When a book is overhyped, I tend to avoid it. Particularly if it is hyped as filled with spiritual insight. I become a late reader, or a not-at-all reader. I finally caved in to pressure and picked up Eat, Pray, Love, by Elizabeth Gilbert.
Friends in book clubs told me about discussions they had about the book. Comments were: “I loved it!” “I didn’t get it.” “Where’s the spiritual insight?” “It may have been a search for something, but I didn’t see Gilbert find whatever it was she was seeking.”
Well, with that kind of confusion, I had to read it.
For those of you who haven’t read the book, it is divided into three parts: Eat is in Italy, Pray is in India, and Love is in Indonesia.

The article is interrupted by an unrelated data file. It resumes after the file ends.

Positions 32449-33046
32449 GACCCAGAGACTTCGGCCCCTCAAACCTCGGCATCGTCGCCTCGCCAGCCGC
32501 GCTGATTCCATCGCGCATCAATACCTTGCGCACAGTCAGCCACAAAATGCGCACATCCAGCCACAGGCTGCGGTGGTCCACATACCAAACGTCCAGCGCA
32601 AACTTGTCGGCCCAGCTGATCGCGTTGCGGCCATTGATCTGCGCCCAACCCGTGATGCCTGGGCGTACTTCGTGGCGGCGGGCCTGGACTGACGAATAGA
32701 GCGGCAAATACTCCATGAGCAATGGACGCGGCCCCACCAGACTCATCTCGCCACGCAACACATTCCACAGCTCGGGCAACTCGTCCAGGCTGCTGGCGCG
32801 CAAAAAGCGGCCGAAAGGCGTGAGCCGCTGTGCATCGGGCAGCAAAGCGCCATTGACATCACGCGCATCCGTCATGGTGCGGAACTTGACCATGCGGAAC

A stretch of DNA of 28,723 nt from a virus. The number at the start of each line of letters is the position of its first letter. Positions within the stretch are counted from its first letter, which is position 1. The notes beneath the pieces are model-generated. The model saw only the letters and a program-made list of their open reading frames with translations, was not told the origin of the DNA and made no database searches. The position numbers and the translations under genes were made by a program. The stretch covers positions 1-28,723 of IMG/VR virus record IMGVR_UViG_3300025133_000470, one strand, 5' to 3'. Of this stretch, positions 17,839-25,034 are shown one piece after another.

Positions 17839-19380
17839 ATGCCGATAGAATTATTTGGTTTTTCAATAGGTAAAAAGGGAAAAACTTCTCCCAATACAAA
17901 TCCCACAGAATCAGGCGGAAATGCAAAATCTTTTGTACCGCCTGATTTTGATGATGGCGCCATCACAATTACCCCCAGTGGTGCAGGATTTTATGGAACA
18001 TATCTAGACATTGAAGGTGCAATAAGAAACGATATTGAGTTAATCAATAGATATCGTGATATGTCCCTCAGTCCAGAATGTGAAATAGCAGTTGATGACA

I get the “eat” part. If I were seeking something, though, I doubt I’d write over a hundred pages about pasta. I didn’t see much spiritual growth. Waistline growth, yes, but not spiritual. I wasn’t sure I could continue reading, but I stuck it out.
The book came together in “pray” set at an ashram in India. This is the part most of my friends hated. I didn’t, because it brought back memories of being in a Zen nunnery in grad school in Japan. I still meditate nearly 40 years later. I could relate to the teachings, the discipline of meditation, the scrubbing of floors.
I didn’t get anything from “love.” Didn’t like it. Thought it was weak. Okay, Gilbert goes to Bali to study with a medicine man and ends up in bed with a Brazilian. Okay, she finds love. I don’t think this added to her spiritual journey, though. Not enough of the teachings of her ancient medicine man. And the ending: right out of a romance novel.
Review is mixed. I liked the center part because I returned to my own meditation discipline. The rest? Weaker than I thought it should be.